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Thirteen lucky ones get new homes, families

DNBAN12196 | 8/17/2009 | Author : Odeal D’Souza | WC :423

They were born on the streets of Bangalore. They were despised and feared by passersby. They evaded speeding vehicles and ducked missiles hurled at them. On Sunday, they got homes, families, and hope of love and care that would last a lifetime.
Thirteen puppies, out of 15 picked up from the streets, were adopted by as many families at a camp held at the Bangalore Society for Prevention of Cruelty to Animals (BSPCA) office near Cubbon Park on Sunday. The camp, the third so far, was jointly held by a non-governmental organisation, Let’s Live Together, and Radio Active 90.4 MHz, a community radio initiative by the Jain Group of Institutions.
The camp was part of the NGO’s project, ‘Life on the Street’, which the organisation defined as “a tribute to all the not-so-fortunate pups that don’t find homes… because they are born (homeless) on the street.” The two puppies that were not adopted included a handicapped one, which the NGO will take care of.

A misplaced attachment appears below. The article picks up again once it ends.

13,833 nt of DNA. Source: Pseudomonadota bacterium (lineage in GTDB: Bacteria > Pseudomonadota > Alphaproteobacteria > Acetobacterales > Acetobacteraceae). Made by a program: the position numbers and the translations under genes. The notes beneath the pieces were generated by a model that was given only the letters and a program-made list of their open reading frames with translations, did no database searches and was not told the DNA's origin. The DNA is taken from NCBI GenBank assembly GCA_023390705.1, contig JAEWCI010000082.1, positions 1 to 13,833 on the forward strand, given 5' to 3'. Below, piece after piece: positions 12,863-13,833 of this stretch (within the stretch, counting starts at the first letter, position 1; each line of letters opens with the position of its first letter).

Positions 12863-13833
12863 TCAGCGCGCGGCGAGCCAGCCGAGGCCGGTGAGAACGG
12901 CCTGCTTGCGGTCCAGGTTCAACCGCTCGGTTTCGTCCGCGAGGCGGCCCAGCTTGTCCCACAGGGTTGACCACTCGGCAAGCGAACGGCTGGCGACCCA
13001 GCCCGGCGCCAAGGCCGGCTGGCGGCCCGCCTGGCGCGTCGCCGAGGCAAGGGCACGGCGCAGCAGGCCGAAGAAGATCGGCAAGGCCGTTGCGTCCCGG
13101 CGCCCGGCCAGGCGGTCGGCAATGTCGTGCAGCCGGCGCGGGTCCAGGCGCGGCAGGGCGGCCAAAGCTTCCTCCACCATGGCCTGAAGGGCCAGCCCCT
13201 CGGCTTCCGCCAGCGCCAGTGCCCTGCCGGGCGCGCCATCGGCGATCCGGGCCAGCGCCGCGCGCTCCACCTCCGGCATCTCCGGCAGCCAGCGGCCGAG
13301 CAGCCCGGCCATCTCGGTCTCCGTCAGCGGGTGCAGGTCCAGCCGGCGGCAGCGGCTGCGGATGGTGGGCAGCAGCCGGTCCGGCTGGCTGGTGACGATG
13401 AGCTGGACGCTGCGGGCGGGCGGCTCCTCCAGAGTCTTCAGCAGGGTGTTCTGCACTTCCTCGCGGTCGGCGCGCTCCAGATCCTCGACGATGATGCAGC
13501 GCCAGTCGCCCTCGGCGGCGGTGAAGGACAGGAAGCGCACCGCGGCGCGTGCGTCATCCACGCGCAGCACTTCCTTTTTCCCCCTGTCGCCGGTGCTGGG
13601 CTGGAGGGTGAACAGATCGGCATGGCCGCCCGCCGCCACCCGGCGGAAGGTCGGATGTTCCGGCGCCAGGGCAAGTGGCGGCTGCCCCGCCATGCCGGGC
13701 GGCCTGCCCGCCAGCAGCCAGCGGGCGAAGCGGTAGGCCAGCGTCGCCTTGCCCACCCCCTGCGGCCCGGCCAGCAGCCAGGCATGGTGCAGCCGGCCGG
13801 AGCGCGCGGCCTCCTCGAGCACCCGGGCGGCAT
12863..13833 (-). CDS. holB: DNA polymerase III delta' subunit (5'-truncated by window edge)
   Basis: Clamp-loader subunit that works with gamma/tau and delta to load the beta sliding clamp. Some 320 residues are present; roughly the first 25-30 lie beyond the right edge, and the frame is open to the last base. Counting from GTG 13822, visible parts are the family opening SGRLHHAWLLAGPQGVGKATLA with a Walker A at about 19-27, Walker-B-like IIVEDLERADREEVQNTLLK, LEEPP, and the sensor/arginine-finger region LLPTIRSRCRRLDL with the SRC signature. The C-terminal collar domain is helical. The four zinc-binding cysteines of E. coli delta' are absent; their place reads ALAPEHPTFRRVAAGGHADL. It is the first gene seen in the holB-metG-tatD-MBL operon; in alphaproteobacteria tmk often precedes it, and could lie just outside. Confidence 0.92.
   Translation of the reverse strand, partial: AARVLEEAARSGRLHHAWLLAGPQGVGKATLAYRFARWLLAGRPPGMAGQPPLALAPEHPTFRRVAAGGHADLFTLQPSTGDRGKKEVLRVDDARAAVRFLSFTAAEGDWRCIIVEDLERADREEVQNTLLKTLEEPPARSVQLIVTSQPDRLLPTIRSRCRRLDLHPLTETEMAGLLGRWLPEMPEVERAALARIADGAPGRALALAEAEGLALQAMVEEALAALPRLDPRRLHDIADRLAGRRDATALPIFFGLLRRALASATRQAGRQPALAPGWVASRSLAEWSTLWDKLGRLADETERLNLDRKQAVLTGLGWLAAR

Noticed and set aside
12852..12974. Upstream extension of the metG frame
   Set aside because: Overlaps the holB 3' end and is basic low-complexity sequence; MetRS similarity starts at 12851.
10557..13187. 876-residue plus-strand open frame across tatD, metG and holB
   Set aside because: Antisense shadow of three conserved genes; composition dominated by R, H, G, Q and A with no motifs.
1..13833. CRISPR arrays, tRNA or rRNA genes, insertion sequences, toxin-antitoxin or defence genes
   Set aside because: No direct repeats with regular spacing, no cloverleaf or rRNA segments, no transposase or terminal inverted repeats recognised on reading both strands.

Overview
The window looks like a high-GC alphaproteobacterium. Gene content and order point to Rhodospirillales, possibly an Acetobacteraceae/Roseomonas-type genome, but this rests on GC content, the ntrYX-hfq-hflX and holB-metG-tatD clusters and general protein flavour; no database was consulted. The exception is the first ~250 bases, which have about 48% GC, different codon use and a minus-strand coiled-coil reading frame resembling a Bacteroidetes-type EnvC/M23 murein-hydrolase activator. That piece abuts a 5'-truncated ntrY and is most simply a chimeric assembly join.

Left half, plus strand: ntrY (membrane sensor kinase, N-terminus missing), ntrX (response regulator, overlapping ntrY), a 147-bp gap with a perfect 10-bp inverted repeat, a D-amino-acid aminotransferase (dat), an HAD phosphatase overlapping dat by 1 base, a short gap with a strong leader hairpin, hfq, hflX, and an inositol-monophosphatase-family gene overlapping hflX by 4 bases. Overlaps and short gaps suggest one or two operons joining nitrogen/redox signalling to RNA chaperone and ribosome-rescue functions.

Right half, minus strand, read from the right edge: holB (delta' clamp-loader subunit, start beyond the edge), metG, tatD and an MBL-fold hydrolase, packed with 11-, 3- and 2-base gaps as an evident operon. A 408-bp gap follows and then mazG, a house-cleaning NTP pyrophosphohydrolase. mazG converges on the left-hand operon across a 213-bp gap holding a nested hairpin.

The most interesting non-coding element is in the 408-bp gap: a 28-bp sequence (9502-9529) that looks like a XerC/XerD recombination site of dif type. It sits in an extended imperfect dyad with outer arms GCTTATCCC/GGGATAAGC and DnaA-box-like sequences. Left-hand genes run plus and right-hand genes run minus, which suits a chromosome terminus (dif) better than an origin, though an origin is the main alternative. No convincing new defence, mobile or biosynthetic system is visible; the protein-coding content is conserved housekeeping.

According to Achala Pani, Founder Trustee, Let’s Live Together, families cutting across all social strata came forward to adopt the stray pups, or community dogs, as the NGO calls them.  The NGO had made it mandatory that the entire family should attend the adoption camp to take a pup home.
“There were lots of kids attending the camp, and they were more enthused by the prospect of taking puppies home,” she said.
Earlier at the camp, Nikhil Rai, all of nine years, had vindicated Pani’s words when he aired his impatience. “When can I take my pup home?” he asked his father, caring little to hide his irritation at the delay. Later, with an air of newfound responsibility, Rai proudly marched off with the little furry friend, as his family trailed him. The NGO put up the puppies for adoption after ensuring that they were healthy and vaccinated.
Instances of strays attacking humans could be brought down if more people come forward to adopt mongrels. “Adoption can definitely bring down such incidents,” Pani added.
The camp was preceded by a march “for our Indian dogs.” Dr BC Ramakrishna, president, KARUNA, R Chenraj Jain, chancellor, Jain University, Pinky Chandran, manager, Radio Active and animal lover Brinda Nandakumar, participated in the march. The adoption camps are currently confined to Bangalore. The NGO said it hopes to take it to other cities in future.  It has found homes for around 1,000 strays. Those who wish to adopt puppies may e-mail

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